Snows fell for a week straight, hampering our efforts. We changed to camouflage whites that burned the eye in the morning sun. Soldiers, half frozen, lined the paths. One night, outside during a smoke break, a guy spoke up.

“Anyone know the date?” Most heads shook. Finally a person responded after consulting their journal.

“December 24th.”

“Wow. Well, merry Christmas early then,” he said. We laughed. That night we fought off a small attack and did not sleep.

The next day, Christmas, we marched onto the ruins of an old bombed out church. The snow had tapered to a few white dots in the sky. We walked in through the entrance. The roof of the chapel was open to the weather. Wooden pews splintered and some withstood the assault. Those open to the elements started to rot from the moisture. A grouping of birds fluttered away at our presence. The Sergeant walked up to the Alter.

“We camp here tonight. Let’s take a break from the weather.” The men cheered. We spread out over the area.

I used my grenade belt as a pillow. A few small fires were started and contained on the stone floor. A soldier took a piece of the splintered pew wood and lit candles on the Alter. Men found a bed where they could. Some slept in the confessional, others on the remaining pews. The stone floor felt like Heaven against the cold ground outside. Around midnight, the scout officer sounded an alarm. We jerked awake, grabbed our weapons, and ran outside.

The snow had stopped. A German contingent advanced up the road to our surprise. We were sure the holiday would prevent any action and we were wrong. The first volley of rifle fire took out the man to my left. He fell, a hole in his chest. He was talking to me and then he was gone. We took up defensive positions in the ruins. This is where things started to happen.

My position flanked the entrance. An organ, with destroyed pipes sounded a mournful note and we all turned. The crucifixion, large and gold, seemed to vibrate above us. The Christ, his head pierced, opened his eyes and two rivulets of blood ran down his cheeks. The rifle fire kept coming. We had no time to watch.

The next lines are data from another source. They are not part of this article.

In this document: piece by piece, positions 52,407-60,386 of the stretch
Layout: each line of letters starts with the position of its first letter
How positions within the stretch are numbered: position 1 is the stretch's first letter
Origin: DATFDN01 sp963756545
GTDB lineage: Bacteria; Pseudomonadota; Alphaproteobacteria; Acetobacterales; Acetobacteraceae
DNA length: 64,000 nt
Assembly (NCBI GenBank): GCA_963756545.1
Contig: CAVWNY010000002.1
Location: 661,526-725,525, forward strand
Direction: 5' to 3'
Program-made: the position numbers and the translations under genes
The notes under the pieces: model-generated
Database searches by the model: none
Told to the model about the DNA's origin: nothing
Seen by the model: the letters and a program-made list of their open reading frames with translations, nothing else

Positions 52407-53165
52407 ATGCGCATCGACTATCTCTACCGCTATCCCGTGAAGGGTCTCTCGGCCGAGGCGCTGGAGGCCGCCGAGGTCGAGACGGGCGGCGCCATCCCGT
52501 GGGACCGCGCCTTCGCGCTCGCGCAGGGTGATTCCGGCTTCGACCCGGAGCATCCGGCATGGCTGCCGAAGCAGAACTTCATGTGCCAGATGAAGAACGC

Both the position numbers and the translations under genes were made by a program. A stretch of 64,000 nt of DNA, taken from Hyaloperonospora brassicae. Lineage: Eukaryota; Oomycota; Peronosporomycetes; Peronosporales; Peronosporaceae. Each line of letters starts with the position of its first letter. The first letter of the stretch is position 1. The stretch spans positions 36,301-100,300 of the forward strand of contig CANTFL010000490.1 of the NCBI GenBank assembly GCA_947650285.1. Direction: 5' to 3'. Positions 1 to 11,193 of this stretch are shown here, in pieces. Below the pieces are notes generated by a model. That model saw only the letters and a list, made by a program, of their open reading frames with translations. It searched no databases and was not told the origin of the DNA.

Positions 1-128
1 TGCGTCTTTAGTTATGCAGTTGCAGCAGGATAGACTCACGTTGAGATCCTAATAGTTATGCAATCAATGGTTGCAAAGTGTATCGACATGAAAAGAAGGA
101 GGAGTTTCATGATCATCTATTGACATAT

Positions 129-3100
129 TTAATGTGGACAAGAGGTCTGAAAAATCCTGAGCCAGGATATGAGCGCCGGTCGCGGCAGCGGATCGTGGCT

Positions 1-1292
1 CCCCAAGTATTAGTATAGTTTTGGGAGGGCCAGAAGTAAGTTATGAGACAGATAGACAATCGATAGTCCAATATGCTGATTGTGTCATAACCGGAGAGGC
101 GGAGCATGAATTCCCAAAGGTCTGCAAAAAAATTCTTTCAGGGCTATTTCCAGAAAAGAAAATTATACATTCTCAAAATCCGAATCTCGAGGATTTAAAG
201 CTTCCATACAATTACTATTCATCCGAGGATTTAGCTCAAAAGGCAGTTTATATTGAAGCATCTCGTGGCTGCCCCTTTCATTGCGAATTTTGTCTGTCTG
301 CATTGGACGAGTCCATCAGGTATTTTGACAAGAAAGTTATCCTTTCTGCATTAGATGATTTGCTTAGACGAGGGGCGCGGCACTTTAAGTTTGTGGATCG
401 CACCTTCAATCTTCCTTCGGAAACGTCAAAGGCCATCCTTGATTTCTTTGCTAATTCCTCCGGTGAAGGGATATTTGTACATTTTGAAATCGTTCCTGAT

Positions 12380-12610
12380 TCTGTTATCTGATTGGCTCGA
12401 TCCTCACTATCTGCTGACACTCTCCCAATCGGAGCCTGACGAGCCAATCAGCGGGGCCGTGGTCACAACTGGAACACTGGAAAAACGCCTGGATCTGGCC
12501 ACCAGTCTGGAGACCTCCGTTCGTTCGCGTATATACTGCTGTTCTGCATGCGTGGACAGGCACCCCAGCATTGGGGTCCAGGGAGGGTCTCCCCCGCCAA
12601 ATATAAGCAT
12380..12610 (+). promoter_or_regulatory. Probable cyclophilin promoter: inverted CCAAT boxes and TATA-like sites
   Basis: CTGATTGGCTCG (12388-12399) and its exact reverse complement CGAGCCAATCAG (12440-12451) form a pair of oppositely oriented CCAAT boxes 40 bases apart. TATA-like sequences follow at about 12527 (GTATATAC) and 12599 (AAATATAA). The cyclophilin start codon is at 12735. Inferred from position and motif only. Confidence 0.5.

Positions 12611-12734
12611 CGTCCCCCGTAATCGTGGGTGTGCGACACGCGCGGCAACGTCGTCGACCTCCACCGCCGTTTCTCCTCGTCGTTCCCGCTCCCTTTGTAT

The contingent of soldiers was still advancing. We stopped them at the “driveway” of the church. A grenade took down the right side of the building. We swore this would be the end. I pictured my family and wondered if they enjoyed their dinner. They started to advance past the drive and to our forces. From his cover, our Sergeant stood. He pulled out his handgun and before he could fire, two large figures appeared next to him in white.
The figures extended wings that blocked the building and our troops. The bullets bounced off their wings. They pulled swords from their belts. The night lit up like a noon sky. The organ note pounded in my ears. The Christ’s blood tears now flowed in a small river to the floor. With two swipes of their weapons, they cut down the opposing soldiers. Their vehicles exploded. The bodies fell to the ground. We stopped and stood in silence. After the action, they withdrew their swords. The wings folded. They vanished and the sky went dark.

I slept in the ruins that night with a new peace.

I know what we saw. I know they investigated the area and found no wreckage of a church. I know something else though. We all survived and completed our mission. We returned here and continued our family lives. We have a reunion every year to catch up and the story is always told. I keep a piece of wood in my pocket, not larger then a postage stamp, from those pews and I twist it in my fingers now. That is my story whether they like it or not. I hear them in the hall, talking. They debate my will and my existence. They discuss funeral arrangements. They demand money for grandchildren who never come and visit. They do not know that, in these dark times, I am comforted by my memories. I return to the church. I kneel and touch the blood. I cross myself and fall prostrate to the floor, ready for the next battle, whenever it may come.